The BC Supreme Court recently confirmed the advisory role of education councils at colleges, university colleges and institutes under the College and Institute Act. The case dealt with a decision made by Vancouver Community College to shorten the length of the term in its English Language Skills program. VCC subsequently enacted a policy which purported to give the Vice President, Education authority to approve changes in the length or hours of courses and programs.
VCC’s Faculty Association sought an order from the Court setting aside the change and the policy, on the ground that VCC had failed to seek advice from its Education Council.
Under the Act, the Board of an institution must seek the advice of the Education Council before developing or amending an educational policy dealing with any of the matters listed in section 23(1) of the Act, including “changes in the length of or hours for courses or programs offered by the institution” (section 23(1)(e)). VCC conceded that it was obliged to obtain the advice of the Education Council with respect to the development of educational policies. However it characterized the change in term length as an administrative operational decision rather than an educational policy decision within the meaning of the Act.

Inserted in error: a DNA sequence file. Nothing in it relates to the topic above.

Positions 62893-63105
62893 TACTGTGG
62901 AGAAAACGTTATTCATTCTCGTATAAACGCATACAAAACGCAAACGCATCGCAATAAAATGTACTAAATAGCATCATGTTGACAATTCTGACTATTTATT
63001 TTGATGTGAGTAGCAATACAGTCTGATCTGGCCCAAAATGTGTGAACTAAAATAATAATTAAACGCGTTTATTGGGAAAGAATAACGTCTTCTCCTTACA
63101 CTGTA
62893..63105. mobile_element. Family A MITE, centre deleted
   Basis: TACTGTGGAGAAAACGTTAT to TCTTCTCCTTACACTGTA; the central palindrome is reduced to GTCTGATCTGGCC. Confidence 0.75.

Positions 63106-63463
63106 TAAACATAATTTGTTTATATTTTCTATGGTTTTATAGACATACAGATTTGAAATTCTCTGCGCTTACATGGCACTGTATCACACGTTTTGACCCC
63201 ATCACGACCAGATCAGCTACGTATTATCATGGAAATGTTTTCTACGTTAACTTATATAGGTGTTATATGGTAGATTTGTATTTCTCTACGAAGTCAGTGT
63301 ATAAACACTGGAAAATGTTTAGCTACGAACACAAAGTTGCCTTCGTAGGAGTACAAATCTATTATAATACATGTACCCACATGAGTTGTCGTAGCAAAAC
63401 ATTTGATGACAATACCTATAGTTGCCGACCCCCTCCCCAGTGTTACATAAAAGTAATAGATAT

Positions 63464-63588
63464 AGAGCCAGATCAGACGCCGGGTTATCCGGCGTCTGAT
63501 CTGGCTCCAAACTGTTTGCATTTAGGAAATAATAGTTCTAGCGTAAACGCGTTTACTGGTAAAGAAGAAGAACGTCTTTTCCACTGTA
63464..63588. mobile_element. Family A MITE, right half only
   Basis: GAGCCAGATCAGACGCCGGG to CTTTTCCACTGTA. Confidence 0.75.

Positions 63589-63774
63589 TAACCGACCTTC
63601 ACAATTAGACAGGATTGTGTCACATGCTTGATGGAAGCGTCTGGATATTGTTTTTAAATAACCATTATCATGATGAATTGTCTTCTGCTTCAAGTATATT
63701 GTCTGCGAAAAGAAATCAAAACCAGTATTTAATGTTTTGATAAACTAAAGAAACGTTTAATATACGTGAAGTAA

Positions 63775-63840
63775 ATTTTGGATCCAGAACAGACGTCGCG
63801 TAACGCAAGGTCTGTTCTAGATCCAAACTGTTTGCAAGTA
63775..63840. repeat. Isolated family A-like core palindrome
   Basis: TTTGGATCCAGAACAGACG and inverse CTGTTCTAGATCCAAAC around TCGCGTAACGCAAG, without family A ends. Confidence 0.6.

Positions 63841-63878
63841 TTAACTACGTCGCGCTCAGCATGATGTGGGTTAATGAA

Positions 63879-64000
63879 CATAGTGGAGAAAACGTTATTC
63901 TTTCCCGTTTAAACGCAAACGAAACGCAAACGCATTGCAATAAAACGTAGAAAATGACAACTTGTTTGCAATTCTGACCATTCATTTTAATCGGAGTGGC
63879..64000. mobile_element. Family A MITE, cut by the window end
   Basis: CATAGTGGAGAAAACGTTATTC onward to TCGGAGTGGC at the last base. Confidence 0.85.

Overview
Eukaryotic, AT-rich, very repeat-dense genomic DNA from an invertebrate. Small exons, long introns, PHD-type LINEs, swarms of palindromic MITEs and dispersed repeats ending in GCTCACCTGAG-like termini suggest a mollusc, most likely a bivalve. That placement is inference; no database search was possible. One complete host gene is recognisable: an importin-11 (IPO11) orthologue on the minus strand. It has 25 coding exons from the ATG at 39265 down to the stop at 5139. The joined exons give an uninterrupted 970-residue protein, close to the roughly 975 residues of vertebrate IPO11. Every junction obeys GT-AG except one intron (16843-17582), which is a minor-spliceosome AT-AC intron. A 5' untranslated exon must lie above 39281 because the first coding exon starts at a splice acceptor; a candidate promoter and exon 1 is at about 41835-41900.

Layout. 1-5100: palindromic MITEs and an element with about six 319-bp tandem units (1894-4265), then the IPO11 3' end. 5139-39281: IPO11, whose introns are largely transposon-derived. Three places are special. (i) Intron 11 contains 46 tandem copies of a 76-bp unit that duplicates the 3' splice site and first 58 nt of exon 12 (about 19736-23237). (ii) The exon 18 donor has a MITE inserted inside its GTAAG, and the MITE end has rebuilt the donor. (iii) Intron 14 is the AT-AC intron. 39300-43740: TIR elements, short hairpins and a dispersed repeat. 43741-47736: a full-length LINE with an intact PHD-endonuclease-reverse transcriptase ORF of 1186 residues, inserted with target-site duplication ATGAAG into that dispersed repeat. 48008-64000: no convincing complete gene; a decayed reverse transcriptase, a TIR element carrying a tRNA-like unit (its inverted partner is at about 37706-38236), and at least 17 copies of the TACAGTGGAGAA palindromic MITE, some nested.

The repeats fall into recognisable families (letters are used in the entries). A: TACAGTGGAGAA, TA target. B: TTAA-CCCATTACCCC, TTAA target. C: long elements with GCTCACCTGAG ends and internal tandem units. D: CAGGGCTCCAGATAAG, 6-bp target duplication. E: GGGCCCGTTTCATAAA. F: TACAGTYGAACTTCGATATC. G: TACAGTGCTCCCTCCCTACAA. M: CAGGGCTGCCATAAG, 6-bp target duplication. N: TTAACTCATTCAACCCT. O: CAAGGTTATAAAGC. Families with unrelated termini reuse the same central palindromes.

The Court disagreed, and ruled that VCC had violated the Act by delegating educational policy decisions to the Vice President, Education or his/her delegate, thereby “eviscerating” the Education Council’s statutory role. The Court concluded that all education policy decisions encompassed by section 23 of the Act must be made by the Board after consultation with the Education Council.
It should be noted that this decision does not require an institution’s Board to obtain agreement from its Education Council before developing or amending educational policy. The obligation created by the Act is to seek advice from the Education Council before making such decisions.